Aunt Julia was always a great lover of animals especially. She liked flowers too (she raised a lot of flowers), but she liked animals and they always had at least a little dog or a dog and a cat. Uncle John had built a cage of very small wire netting. On a farm like that, especially in those days, hogs were always being killed for winter meat. That's the way we did it - we smoked it or fried it down (fried-down ham) and then put it in lard. Then we sealed it with paraffin or something of that sort. That's where we had our meat in the wintertime, and sometimes we would even kill beef (I know Uncle John did). They would be skinned and cut up in pieces. Then they would be processed in one way or another. Sometimes the meat was canned like a canned fruit, and sometimes it was put up in tin cans. You would have a lid that went on it, and then you melted sealing wax and sealed those cans with that. You learned that you had to live off the land - the things that you raised. In order to get meat, hogs and cows and chickens and ducks and things of that sort were killed and used for food in that.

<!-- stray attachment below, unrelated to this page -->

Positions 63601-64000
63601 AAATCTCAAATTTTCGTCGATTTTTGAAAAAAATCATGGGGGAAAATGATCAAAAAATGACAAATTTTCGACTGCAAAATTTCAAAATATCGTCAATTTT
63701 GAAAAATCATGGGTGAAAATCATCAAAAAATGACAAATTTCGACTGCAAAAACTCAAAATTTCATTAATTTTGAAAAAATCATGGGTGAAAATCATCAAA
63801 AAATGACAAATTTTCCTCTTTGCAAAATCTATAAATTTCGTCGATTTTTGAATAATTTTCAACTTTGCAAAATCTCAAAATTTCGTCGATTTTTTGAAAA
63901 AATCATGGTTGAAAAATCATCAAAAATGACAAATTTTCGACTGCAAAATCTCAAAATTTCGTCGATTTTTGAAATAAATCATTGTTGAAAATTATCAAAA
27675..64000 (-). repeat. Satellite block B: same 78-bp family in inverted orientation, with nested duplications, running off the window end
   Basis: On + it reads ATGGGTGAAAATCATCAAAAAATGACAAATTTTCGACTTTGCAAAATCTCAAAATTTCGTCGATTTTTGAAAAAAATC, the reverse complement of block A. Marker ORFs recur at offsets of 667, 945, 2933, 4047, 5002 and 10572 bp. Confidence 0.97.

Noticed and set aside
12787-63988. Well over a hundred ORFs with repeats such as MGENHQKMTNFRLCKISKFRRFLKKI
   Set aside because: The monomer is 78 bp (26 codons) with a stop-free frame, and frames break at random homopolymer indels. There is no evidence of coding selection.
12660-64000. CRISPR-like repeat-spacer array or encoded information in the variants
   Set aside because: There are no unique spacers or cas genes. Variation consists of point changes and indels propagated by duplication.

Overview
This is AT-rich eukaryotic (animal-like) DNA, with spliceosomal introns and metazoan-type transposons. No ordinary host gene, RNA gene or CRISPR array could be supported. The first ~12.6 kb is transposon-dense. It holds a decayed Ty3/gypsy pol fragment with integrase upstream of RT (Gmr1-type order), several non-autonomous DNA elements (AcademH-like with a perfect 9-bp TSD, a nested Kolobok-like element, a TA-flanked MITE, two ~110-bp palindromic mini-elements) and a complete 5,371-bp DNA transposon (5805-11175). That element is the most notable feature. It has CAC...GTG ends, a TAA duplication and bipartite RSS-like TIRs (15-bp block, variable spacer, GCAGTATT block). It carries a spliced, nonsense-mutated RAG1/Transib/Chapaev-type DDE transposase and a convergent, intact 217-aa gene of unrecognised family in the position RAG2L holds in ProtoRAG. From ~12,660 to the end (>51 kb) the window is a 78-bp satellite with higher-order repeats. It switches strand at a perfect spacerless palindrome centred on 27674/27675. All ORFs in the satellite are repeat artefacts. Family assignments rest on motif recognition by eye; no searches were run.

I recall that one time while we were still on the farm, Mae and I were playing out in the yard near this old machine shed, and they had pulled one of these gang plows that had two plows on it. Those plows were raised or lowered with levers. I would get up on those plows and play like I was plowing, the way we expressed our imaginations of what was being done all around us during the year. I recall that someone had taught me (I guess this was before my father died), had taught me some rhymes. One of them was in German: “Ich bin der Herr Pastor, Ich predich euch was vor. Und wenn ich nicht mehr weiter kann, Denn fang ich wieder von ersten an.” It meant, “I am the preacher, I am preaching something to you, And when I can't go any farther, I start again from the beginning.” That's the translation, and I can recall always standing up there as proud as can be and I was the Herr Pastor. I wasn't thinking anything of going into the pastorate at that time, but I've often thought since in my older years that maybe that's where something got started in my brain. You never know.